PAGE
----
Q: Where are you from? What was your family like? A: I'm from Louisville, Kentucky. True to Kentucky form, my Dad breeds and races horses. We spent many a holiday, from Thanksgiving to Easter and Mother's Day, at Churchill Downs playing the ponies. Both of my parents and one of my two sisters are lawyers, but my Dad also had a very goofy side that I think strongly influenced my sense of comedy.
Q: When did you begin acting and how did you get into it? What was your first role? A: I started acting when I signed up for an after-school drama class in 4th grade. I remember being amazed to discover that it was something that I was "allowed" to do; that it wasn't just for professionals and that it wasn't too late for me at age 9! We did scenes from multiple musicals. I got to play "Annie" herself and a boy in a scene from Oliver! There are a lot of orphan roles for young actors in musicals!
Q: What are your favorite roles you've had a pleasure of playing and why? A: I have two favorite roles that share a few similarities. The first, Pearl, was actually written for me in a play called Consumption by Courtney Baron which was commissioned for my class our senior year in the Guthrie Theater/University of Minnesota BFA Actor Training Program. The second was Penelope in the world premiere of Rita Rudner's Tickled Pink at the Laguna Playhouse last year. With both roles I got to originate very unique characters who were distinctly different from myself and allowed me to both make audiences laugh and pull at their heartstrings.
There was also Princess Punky in an original adaptation of Puss in Boots in New Hampshire one summer. She was gleefully goofy, hopped everywhere she went, looked like she'd been styled by Cyndi Lauper, and had an inconsistent Germanic accent.
In conclusion, I guess I like originating characters whose names start with the letter P.
Q: When you're not performing, how do you like to spend your time? If you weren't an actor, what other profession would you have liked to explore? A: I've been enjoying writing recently. It gives me the opportunity to tell stories, explore other realities, and share my voice in a different way than acting does. I also have a great love of history, though I've never known how I would have channeled it into a career. I'm working on finding a way to combine it with my love of acting.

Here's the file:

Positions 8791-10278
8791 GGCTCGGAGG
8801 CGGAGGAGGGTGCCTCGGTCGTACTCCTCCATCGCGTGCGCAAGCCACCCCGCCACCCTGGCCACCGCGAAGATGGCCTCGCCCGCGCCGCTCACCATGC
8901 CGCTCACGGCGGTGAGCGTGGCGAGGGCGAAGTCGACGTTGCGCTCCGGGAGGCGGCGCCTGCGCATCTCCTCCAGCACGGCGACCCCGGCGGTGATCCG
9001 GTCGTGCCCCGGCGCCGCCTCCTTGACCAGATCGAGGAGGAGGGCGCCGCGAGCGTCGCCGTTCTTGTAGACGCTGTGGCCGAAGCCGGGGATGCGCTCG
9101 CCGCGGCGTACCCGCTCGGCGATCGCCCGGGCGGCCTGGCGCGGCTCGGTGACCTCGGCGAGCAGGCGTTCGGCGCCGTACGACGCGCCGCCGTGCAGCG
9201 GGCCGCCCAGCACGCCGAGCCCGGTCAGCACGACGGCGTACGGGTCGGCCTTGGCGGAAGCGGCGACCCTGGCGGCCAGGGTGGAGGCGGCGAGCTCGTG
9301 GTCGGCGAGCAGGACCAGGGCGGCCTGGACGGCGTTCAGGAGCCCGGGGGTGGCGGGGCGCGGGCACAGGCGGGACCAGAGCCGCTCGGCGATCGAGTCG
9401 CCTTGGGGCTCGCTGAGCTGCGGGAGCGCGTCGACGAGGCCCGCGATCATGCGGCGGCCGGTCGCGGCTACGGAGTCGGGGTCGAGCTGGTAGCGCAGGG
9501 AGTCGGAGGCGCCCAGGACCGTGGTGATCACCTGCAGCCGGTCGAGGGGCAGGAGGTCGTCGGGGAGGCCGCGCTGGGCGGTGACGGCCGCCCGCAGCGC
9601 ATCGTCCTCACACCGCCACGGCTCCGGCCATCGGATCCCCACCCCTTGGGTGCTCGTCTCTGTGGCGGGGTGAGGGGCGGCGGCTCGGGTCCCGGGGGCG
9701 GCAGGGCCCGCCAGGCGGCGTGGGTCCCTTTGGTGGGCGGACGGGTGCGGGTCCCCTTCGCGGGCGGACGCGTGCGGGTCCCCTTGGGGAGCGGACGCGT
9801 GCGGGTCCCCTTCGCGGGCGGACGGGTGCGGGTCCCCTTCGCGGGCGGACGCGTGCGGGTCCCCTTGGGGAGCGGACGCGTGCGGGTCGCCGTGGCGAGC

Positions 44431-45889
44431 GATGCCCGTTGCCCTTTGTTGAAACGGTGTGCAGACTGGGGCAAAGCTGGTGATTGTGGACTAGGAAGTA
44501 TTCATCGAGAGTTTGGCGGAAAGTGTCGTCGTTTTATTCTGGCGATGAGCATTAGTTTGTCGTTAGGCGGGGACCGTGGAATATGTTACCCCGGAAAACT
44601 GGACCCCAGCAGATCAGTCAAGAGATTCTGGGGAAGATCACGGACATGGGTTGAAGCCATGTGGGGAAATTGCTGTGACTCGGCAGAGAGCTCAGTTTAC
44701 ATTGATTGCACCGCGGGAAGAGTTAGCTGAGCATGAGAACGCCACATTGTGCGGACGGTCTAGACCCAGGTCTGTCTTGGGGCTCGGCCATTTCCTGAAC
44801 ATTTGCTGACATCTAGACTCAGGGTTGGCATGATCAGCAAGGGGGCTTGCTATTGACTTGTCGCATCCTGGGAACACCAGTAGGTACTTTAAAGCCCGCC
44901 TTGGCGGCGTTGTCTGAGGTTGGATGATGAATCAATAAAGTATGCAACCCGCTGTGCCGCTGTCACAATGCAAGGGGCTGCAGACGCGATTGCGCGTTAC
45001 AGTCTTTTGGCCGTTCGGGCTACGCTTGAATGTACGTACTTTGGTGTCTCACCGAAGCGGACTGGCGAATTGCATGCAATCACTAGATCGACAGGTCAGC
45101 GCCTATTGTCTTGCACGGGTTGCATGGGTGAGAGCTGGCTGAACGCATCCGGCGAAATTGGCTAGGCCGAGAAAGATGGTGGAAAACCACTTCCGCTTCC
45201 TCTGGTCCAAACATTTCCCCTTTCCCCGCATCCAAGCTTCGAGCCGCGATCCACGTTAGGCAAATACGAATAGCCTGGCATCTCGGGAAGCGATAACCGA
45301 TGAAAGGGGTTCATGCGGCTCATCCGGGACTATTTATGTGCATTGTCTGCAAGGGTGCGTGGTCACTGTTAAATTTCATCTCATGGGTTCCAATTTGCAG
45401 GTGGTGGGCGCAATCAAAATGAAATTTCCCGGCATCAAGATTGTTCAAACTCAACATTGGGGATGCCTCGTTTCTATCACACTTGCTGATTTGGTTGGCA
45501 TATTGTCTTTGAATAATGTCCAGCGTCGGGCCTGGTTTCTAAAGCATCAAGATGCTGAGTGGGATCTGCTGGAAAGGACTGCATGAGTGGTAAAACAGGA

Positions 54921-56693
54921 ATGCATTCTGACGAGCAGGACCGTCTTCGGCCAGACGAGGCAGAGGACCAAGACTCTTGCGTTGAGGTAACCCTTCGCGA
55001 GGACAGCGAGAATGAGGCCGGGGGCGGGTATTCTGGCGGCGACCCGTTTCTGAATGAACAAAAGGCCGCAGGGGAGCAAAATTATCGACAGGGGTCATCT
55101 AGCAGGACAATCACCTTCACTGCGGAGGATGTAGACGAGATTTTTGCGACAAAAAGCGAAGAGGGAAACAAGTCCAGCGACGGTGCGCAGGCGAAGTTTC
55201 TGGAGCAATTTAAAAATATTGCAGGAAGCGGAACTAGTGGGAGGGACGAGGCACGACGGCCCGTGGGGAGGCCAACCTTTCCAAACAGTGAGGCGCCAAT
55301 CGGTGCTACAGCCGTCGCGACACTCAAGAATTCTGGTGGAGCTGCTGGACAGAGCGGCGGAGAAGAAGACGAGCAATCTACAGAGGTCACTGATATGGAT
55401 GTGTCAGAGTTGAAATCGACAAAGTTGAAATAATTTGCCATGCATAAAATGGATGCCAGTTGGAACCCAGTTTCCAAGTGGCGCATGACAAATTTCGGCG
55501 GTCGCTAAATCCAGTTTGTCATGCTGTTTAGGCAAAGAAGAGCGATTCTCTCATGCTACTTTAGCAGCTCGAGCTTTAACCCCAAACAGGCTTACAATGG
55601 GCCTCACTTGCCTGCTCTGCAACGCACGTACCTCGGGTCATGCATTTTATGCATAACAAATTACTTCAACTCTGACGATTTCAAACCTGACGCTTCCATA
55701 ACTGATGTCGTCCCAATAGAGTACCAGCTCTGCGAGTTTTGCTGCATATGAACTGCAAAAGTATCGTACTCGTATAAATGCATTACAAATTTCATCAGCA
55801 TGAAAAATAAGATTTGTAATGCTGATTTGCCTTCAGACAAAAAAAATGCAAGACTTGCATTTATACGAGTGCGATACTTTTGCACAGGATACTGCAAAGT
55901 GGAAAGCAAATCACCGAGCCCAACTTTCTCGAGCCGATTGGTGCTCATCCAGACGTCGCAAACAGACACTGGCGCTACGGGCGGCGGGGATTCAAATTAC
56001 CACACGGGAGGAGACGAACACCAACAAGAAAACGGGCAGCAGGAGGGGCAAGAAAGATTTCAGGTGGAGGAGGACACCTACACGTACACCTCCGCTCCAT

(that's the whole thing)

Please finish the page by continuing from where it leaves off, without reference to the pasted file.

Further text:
Q: Share a story about "the joys of live theater". Either something ridiculous that happened during a show you were in, something you saw in another production, or any other anecdote about things that can only happen in live theater. A: Just a couple of weeks ago actually, a friend of mine who's been appearing in Pride & Prejudice at the Guthrie Theater in Minneapolis this summer split the crotch of his pants with a loud rip when he knelt down to propose to a Bennett sister! He attempted to cover this up with his hat and his fellow actors on stage couldn't contain their laughter. The incident even made the paper the next day!
Actually, another friend of mine was understudying the production of Tribes that played at the Mark Taper this spring. For part of the run, she was playing the main character's sister and understudying the role of his girlfriend. Another actress was understudying the sister role. In one performance, she played the sister in the first act and, when the actress playing the girlfriend was taken ill mid-show, she stepped into that role for the second act of the show! She played both roles in one performance; a different role each act! When, as the girlfriend in the second act, she kissed the main character, there were audible gasps from the audience, who still thought of her as his sister. This incident also made mention in the LA Times.
Q: What's the most embarrassing thing that's happened to you personally during a performance? A: Knock on wood. I've been pretty fortunate on this front. Much like Gary's story a few weeks ago, there was one time where a scene partner and I just didn't seem to be able to get the dialogue for one chunk of a scene. I knew he was getting the lines wrong, but it was understandable because he had an immense number of lines in the show. I diplomatically suggested that we run lines backstage so that he could realize the error of his ways only to discover when we consulted the script that I was the one messing up the lines in that particular moment...whoops!